Le contenu du twitte :
APNEL and @fedefranaturism doing a great job promoting naturism to textiles @FetedelHumanite http://www.blog.bareoaks.ca/2016/09/promoting-naturism-in-france.html …
La suite sur le blog :
This picture looks like a typical naturist activity - but it's not. This is a booth promoting naturism this weekend at the Fête de l'Humanité. It roughly translates to Festival of Humanity and it attracts over half a million people to a 415 hectare (1025 acres) park north of Paris. Started in 1930, it has become a massive cultural expo and concert. Over the years, it has featured many acts including big names like Pink Floyd, The Who, Joan Baez, and Avril Lavigne.
France Bleu website, it all started with the poster for the festival that featured a nude man and woman. This motivated the leaders of the Association de Promotion du Naturisme En Liberté (APNEL), which translates to the "Association for the Promotion of Liberated Naturism", to approach the organisers with the idea. Much to their surprise, they agreed both to the booth and to the exhibitors being nude. So with the support of the Fédération Française de Naturisme (FFN), the naturist federation for France, they organised this booth at the festival. Their own promotional materials feature a clever play on the word "humanité". They replaced the "ni" with "nu" which means "nude" in French.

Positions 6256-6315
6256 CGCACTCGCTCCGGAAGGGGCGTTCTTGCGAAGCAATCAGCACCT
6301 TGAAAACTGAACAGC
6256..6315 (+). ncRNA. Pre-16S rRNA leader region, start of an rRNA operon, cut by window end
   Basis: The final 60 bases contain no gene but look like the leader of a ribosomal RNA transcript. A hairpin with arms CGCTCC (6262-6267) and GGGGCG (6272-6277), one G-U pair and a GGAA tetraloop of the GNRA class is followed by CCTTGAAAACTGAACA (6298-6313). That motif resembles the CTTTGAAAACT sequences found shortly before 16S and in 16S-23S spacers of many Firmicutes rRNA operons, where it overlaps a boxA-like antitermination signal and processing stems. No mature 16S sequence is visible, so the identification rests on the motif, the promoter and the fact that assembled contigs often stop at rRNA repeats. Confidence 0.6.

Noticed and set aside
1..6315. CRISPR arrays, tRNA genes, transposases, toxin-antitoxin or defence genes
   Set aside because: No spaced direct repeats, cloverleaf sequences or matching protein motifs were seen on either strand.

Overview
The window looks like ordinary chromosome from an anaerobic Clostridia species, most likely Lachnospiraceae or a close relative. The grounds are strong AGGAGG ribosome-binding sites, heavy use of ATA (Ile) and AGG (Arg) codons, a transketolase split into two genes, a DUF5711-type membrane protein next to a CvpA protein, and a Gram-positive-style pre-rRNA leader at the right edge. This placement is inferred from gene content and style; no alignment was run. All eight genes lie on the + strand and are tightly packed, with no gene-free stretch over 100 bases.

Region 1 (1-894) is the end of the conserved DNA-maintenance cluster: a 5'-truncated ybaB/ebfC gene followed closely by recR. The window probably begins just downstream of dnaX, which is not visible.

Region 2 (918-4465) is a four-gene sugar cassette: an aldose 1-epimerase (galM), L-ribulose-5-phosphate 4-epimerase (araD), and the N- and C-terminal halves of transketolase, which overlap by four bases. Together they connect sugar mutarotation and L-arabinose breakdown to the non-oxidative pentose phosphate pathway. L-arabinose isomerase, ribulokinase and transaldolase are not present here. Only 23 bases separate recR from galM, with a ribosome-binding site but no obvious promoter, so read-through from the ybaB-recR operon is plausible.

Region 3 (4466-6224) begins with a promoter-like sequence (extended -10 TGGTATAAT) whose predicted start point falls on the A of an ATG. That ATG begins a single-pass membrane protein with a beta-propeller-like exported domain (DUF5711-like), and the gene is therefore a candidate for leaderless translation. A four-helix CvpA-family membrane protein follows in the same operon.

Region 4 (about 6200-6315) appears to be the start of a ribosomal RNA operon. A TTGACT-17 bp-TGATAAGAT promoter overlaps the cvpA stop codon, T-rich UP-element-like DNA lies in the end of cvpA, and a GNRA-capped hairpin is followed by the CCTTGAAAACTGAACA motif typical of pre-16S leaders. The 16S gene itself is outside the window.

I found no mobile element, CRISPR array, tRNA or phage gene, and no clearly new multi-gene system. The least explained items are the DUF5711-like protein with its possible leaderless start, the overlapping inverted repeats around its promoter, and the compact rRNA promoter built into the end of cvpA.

While people in North America believe that France is far more tolerant about nudity, that is not always the case. Yes, it is true that Germany and France are the cradles of naturism. And there are more naturist resorts in France than anywhere else. But outside of the naturist clubs, resorts, and beaches, nudity is very restricted. For example, unlike in Canada and some states in the USA (like New York) women do not have the right to be topfree. And unlike in Germany, being nude in a public park will get you arrested. So having this level of nudity at a large textile event is quite unprecedented.
Yves Leclerc, the vice-president of the FFN is quoted as saying "We are in hundreds of selfies. We have even had people from other booths who came and got undressed to pose. It was unreal."
Jacques Frimon, vice-president of APNEL, says that the people who are bothered by nudity are rare. He added that even some tourists from Iraq were just amused by the nudity.
The France Bleu article says that when people see them, the first reaction is to smile or laugh to hide their discomfort. Then, because this is the 21st century, everyone pulls out their smartphone to take a photo or selfie.
You can watch a video (in French) here:
Here is the link if the embedded video does not work:
Du coup toutes mes félicitations à l'APNEL et la FFN qui ont su profiter de cette manifestation et par la même créer un petit BUZZ
Merci à tous les participants pour leurs engagements.